The official flag unfurled at the time of Federation in 1901 was the British Union Jack. The current flag, which is actually the blue ensign, wasn’t flown as the national flag until September 1901. It was chosen after a competition to design a new flag. But the British monarch didn’t “approve” our flag until 1903. It has been redesigned too; each of the six stars has had its points altered.

Australian troops have fought under various flags, including the red ensign, which was also popular at home. (My grandfather said he never saw a flag in the jungles of New Guinea during World War II.) It was not until the Flags Act 1953 that the blue ensign became the official flag, ending confusion. So let’s have none of the nonsense that the flag is sacrosanct and can’t be changed.

The central problem is the Union Jack in the upper left ­corner. It has to go. We are a multicultural country, not an ­appendage of Britain.

We should keep the red, white and blue colours to identify our British heritage. The Southern Cross and the Commonwealth Star, denoting our location, can be incorporated into a new design. But a new flag must symbolise contemporary Australia.

We have often changed our national symbols. Green and gold became the national colours in 1984. The golden wattle became our floral emblem in 1988. The opal was declared the national gemstone in 1993. Our first coat of arms was adopted in 1908 and ­revised in 1912.

For almost a century, the ­national anthem was God Save the Queen (or King) untilAdvance Australia Fair replaced it in 1984.

The Australian flag has often been parodied. US comedian Jerry Seinfeld called it “Britain at night”. Years ago Paul Hogan asked audiences why the British had cut out a corner out of our flag and made it their own. Apart from Britain, only three of the other 53 ­Commonwealth members incorporate the Union Jack in their flag (New Zealand, Fiji and Tuvalu). Several former British colonies have changed their flags.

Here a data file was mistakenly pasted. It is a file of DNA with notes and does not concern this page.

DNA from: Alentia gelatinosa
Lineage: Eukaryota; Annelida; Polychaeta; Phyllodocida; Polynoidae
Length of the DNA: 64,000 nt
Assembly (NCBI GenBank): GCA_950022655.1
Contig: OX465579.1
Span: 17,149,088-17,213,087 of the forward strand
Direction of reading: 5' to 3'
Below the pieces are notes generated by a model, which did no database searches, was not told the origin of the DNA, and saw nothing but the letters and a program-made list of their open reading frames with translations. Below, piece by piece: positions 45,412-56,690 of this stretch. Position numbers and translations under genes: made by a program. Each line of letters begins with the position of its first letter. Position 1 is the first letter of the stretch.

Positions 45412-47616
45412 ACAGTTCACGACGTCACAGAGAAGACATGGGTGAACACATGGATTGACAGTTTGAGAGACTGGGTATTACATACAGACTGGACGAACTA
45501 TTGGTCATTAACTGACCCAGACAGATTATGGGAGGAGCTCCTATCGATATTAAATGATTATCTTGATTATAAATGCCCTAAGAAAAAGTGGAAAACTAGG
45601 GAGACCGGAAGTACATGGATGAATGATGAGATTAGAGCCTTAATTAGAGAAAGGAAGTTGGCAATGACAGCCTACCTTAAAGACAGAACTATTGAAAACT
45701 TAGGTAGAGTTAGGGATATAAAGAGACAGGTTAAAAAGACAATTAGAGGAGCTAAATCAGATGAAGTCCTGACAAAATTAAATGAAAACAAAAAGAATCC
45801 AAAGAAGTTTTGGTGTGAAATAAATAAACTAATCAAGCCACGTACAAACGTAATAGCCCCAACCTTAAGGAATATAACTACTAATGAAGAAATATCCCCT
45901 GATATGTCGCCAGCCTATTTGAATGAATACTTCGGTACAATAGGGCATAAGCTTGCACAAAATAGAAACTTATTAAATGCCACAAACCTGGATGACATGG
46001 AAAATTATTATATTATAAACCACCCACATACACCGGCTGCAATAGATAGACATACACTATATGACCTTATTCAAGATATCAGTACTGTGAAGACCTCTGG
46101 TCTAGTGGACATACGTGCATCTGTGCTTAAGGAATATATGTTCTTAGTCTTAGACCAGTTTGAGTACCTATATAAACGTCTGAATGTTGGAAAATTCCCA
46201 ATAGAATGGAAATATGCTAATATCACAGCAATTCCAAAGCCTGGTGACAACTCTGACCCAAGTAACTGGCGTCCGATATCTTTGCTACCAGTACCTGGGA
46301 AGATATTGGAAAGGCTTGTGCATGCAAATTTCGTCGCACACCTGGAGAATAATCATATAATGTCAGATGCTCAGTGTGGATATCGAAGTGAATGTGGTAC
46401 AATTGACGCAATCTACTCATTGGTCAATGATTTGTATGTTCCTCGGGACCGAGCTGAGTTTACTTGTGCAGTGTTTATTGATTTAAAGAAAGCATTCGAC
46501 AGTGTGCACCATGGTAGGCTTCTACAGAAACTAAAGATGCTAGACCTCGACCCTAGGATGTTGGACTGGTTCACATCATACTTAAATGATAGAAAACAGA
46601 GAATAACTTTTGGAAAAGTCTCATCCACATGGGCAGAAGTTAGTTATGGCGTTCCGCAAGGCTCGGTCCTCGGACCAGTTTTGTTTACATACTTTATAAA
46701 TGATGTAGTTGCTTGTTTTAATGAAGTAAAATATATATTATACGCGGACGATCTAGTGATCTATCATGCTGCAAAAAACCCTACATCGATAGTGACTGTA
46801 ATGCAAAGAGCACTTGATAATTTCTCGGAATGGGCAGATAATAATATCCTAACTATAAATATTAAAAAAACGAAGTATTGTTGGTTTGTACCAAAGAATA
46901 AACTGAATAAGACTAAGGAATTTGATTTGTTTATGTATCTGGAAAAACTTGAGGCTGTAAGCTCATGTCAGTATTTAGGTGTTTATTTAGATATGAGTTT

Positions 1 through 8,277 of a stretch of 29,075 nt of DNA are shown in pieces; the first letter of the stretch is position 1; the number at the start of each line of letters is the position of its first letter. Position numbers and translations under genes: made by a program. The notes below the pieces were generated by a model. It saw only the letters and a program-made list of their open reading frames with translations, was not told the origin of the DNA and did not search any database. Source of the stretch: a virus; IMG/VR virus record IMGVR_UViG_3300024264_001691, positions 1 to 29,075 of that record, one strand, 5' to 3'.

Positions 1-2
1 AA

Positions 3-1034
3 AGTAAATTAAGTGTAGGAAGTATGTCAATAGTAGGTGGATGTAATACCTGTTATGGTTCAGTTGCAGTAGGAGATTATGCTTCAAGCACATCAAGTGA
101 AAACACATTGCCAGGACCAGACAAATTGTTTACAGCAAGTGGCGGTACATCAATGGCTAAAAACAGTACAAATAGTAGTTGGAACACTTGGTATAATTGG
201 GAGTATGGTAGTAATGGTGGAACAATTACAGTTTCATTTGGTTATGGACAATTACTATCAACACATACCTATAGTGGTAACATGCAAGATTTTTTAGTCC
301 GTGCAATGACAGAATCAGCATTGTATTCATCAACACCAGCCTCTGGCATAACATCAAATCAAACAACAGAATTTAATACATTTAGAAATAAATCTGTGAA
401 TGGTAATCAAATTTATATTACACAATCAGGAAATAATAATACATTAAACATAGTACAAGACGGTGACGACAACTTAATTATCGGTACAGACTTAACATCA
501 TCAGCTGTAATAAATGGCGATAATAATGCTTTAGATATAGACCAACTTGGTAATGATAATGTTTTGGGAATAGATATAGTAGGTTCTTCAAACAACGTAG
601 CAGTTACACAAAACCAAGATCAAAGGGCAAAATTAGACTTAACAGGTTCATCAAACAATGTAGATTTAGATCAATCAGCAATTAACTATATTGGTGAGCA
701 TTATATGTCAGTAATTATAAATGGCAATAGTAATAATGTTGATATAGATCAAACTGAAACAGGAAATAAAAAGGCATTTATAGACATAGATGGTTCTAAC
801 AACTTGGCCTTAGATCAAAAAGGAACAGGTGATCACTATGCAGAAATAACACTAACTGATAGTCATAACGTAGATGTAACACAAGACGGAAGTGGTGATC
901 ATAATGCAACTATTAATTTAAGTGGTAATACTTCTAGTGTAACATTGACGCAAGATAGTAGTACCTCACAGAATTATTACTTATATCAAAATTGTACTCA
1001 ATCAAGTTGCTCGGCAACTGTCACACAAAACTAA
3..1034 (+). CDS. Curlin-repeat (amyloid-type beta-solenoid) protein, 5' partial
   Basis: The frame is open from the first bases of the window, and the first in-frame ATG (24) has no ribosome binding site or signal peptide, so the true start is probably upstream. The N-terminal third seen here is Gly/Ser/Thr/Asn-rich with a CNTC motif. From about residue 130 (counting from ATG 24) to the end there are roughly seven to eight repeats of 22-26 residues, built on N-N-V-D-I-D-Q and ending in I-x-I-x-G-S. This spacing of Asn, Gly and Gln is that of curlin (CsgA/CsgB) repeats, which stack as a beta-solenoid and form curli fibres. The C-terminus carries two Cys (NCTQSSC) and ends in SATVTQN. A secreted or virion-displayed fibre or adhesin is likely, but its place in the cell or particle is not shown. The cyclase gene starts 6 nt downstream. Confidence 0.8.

They include Canada, which dumped the Union Jack in 1965. Across the ditch, conservative prime minister John Key has taken up the cause of a new flag for New Zealand.

“To me it’s an issue of building more overt signs of patriotism and being proud of who we are,” Key said recently. “It’s not about saying we should be somehow divorced from our history as a British colony.”

Indeed, Key is a monarchist. But he wants a flag that better identifies New Zealand on the world stage. Key says changing the flag is “about our place in the world and how we see ourselves … confident, outward-looking, multi­cultural.” He says New Zealand’s flag is often confused with the Australian flag; this isn’t good for either country.

Key faces strong opposition in New Zealand. But he’s pushing on. A cross-party group of politicians will appoint a panel to consult with voters and recommend a shortlist of flag options at a referendum this year. A second referendum next year will present two designs for voters to choose from.

After Key led the centre-right New Zealand National Party to a third election victory last year, he was lauded by many commentators as a role model for Tony ­Abbott. However, Abbott, a staunch monarchist, would never countenance changing the flag.

Last September, the Prime Minister celebrated National Flag Day in the forecourt of Parliament House. The Federation Guard was inspected, a band played and the flag was raised. The pomp and ceremony was laid on thick.

I don’t begrudge Abbott his fondness for the Anglo-Australian ­tradition. While his heart is warmed by the cherished symbols of old Australia, his head has wisely guided him to develop closer relations with China, Japan and India. His “Asia first, not Asia only” policy is sound.

Australia Day is the perfect time to question our symbols. It is a holiday that combines a carnival atmosphere with patriotism and reflection about our past, present and future. It is an opportunity to consider how to invest our national identity with greater meaning.

We should follow the lead of New Zealand and initiate a competition to design a new national flag. Public input would be encouraged.

A series of flag options could be put to a national vote. It would focus attention on what it means to be Australian, how we want to be seen abroad and what new symbols can unite us in the ­modern era.

Just because Australians today will be displaying our flag with pride does not mean they are enamoured of the design and resistant to changing it.

Just as Australians embraced a new anthem 30 years ago and have often changed their symbols, they will proudly wave a new flag.

Australia Day is an ideal time to restart the debate.